If I had conducted the interview with Prof. Shneiderman, I would have spent much more time discussing the technical details of what is involved in modern AI systems. Throughout the interview, he discussed AI in the very abstract sense, generalizing dozens of different approaches together. For the points he was trying to make, this was a good thing to do - if you're mainly interested in how humans will interact with AI, it might not matter whether ReLU neurons are used or not.
However, when discussing questions like "what is good data" or "when will the predictions of AI be accurate", the details of the implementation suddenly become very relevant. While some architectures (such as support vector machines) are very sensitive to bad data, others (such as the GPT-3 network) are built so it has almost no impact upon them. A similar story applies when discussing machine learning as a "black box" - while certain types of ML have this problem, others such as decision trees are very transparent.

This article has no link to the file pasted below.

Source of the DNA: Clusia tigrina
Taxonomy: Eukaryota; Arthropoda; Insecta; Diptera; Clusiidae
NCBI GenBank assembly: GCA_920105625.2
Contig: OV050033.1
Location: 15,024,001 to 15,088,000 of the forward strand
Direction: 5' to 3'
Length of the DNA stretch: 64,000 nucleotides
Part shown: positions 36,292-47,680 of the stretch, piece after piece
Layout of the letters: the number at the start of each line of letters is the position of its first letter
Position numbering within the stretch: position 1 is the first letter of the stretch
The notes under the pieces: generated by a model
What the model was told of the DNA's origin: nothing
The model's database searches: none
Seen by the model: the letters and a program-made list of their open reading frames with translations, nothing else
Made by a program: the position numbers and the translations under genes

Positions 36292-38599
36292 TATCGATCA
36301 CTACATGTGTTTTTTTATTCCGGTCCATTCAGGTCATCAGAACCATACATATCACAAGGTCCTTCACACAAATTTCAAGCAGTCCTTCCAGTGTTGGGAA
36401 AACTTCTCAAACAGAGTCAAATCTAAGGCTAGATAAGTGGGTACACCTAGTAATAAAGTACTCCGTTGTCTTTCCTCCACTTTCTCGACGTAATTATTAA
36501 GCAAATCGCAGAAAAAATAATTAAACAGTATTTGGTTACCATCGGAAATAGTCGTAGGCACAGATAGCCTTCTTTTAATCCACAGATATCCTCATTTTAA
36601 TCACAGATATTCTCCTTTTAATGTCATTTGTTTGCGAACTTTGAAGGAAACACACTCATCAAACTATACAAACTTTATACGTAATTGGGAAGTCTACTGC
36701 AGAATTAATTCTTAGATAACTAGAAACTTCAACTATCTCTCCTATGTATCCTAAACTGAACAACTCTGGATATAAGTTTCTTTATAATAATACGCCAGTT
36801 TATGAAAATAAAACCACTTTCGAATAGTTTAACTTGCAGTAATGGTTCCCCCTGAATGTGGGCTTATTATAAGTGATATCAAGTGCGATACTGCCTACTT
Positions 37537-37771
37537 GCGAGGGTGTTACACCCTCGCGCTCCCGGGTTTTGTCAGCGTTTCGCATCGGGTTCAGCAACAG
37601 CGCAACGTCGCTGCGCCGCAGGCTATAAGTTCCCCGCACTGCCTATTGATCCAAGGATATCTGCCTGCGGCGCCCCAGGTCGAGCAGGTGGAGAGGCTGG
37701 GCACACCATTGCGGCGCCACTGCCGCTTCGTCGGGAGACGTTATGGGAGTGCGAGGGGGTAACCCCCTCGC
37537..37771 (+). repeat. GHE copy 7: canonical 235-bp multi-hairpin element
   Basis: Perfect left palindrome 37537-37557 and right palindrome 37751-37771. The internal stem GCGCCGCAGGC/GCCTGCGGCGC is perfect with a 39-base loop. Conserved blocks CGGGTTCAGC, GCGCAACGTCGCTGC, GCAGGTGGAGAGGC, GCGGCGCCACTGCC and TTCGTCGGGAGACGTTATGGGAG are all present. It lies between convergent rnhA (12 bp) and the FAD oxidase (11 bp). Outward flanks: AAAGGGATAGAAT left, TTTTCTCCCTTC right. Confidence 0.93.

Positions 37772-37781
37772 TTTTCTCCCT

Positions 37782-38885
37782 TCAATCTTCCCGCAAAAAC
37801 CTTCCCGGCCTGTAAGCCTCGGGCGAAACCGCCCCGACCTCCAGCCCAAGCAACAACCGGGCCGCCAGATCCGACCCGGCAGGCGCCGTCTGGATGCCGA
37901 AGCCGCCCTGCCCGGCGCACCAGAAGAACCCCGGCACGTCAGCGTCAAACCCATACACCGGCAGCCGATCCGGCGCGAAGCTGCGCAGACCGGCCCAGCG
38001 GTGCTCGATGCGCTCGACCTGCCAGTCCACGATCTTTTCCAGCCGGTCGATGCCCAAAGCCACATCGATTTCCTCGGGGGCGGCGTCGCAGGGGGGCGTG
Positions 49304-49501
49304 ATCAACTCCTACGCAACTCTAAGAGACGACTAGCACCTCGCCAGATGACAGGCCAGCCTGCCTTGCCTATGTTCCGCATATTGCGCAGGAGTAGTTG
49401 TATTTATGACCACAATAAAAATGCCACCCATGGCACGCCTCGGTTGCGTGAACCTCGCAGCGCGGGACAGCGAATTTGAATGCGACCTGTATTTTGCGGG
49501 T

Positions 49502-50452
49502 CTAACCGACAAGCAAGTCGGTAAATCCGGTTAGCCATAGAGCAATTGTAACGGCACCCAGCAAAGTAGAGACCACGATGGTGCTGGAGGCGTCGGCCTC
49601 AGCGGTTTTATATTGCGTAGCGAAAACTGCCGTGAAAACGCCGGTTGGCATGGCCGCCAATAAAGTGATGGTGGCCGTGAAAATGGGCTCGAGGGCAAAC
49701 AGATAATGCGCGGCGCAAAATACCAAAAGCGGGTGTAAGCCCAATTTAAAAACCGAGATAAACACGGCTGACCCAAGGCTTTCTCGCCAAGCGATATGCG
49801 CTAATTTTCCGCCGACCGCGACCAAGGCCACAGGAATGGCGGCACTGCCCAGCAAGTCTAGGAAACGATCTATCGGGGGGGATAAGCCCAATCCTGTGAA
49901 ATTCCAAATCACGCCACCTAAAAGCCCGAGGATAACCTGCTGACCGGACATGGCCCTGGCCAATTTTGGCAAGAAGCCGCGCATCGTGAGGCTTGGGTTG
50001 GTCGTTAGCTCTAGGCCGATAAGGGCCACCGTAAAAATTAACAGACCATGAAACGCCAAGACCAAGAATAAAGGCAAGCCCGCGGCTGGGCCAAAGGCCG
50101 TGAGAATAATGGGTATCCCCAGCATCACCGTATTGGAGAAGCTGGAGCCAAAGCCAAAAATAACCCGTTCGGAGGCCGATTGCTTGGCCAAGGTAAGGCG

All in all, if I were conducting the interview I would have asked Prof. Shneiderman to discuss the specific architectures and approaches he was referring to throughout the interview, though understand why he chose not to mention these details.